You can only have one personality of each suit, and no player may retain personalities matching the event suit.
As a result, you’ll discard and score cards now.

Discard personalities sharing a suit with other personalities from your fief until no two personalities share a suit. For each card (person, location or ace) discarded in this way, score 1 influence.

You and all players will also discard personalities matching this turn’s event (if any). Each player gets 1 point if they discard only personalities as a result of this. You get 1 additional point if any players discard any cards.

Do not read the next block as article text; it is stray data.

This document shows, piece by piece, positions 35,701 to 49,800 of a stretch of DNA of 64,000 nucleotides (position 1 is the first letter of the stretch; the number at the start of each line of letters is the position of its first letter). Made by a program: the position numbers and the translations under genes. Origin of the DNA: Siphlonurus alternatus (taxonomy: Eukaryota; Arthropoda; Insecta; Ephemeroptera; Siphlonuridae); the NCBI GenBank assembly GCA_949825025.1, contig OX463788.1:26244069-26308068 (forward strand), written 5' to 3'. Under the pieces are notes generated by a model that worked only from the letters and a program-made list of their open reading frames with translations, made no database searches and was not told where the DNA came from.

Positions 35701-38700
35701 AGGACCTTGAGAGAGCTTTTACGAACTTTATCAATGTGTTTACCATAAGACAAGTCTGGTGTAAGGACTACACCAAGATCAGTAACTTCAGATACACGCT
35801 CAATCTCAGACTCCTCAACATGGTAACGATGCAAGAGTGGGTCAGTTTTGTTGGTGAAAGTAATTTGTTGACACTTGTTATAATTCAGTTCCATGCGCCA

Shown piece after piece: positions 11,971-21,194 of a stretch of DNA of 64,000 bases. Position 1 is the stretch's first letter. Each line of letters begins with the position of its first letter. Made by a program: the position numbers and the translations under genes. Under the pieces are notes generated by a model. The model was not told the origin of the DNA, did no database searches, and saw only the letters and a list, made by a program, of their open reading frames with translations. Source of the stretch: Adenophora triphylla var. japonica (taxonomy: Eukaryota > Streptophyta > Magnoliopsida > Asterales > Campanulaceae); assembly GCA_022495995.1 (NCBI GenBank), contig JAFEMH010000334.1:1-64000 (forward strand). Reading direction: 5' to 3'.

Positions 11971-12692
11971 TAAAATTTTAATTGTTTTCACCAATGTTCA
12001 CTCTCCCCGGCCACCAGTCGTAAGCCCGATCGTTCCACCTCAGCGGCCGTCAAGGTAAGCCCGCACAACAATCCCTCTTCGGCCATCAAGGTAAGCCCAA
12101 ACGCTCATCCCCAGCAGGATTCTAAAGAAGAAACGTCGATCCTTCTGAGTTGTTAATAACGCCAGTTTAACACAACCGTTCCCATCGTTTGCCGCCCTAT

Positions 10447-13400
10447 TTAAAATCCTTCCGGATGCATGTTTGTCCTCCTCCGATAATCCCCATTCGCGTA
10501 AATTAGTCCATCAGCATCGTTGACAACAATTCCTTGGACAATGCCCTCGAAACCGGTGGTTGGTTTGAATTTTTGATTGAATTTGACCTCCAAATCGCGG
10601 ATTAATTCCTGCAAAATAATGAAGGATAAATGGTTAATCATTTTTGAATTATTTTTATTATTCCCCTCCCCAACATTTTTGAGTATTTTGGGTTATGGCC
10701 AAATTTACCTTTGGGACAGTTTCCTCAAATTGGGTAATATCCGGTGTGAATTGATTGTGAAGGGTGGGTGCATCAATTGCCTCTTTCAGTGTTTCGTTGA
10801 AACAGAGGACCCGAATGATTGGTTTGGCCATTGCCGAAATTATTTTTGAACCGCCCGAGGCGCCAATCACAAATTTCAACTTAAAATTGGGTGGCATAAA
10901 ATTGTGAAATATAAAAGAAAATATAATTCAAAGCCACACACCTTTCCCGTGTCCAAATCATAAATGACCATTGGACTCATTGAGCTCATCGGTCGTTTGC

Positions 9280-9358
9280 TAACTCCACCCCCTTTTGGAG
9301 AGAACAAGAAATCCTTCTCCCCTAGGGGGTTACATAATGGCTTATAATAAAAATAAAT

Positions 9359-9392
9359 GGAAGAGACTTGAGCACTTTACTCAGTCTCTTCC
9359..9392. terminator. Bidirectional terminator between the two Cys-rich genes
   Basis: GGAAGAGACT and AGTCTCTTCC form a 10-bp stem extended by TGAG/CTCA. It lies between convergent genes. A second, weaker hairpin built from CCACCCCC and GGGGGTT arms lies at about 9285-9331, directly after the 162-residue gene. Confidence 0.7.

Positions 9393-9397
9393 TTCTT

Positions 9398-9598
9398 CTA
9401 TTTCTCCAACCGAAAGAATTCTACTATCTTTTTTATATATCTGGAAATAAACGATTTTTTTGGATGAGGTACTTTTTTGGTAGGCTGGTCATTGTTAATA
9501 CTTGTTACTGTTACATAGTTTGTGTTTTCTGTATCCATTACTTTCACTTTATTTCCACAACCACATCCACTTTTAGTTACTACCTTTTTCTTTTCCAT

Discard the event (if any).

Personalities are discarded and cycled to refill the Succession.
Events, locations and aces discard forever: once you can no longer refill the Horoscope, the game ends.

Count influence, and add it to the highest ranked card (personality, location) in your fief, counting crowns as 10.
The highest total wins.


Decktet Game #2: Oligarch

I wrote that last post in order to write this one ūüôā

Let’s call it Oligarch. I suspect it’s for 2-4 players.

You will need:
1 36-card base decktet deck
A bunch of counters or scratch paper. Think poker chips, you’ll probably want a few denominations.
Time. Dunno how much.

You’re¬†one of the oligarchs of a little country. You are picking the ministers with whom¬†you curry favor and utilize to ensure control over¬†the provinces of the empire¬†as a whole. The winner is the player¬†who, at the end of the game, has amassed the most points of influence.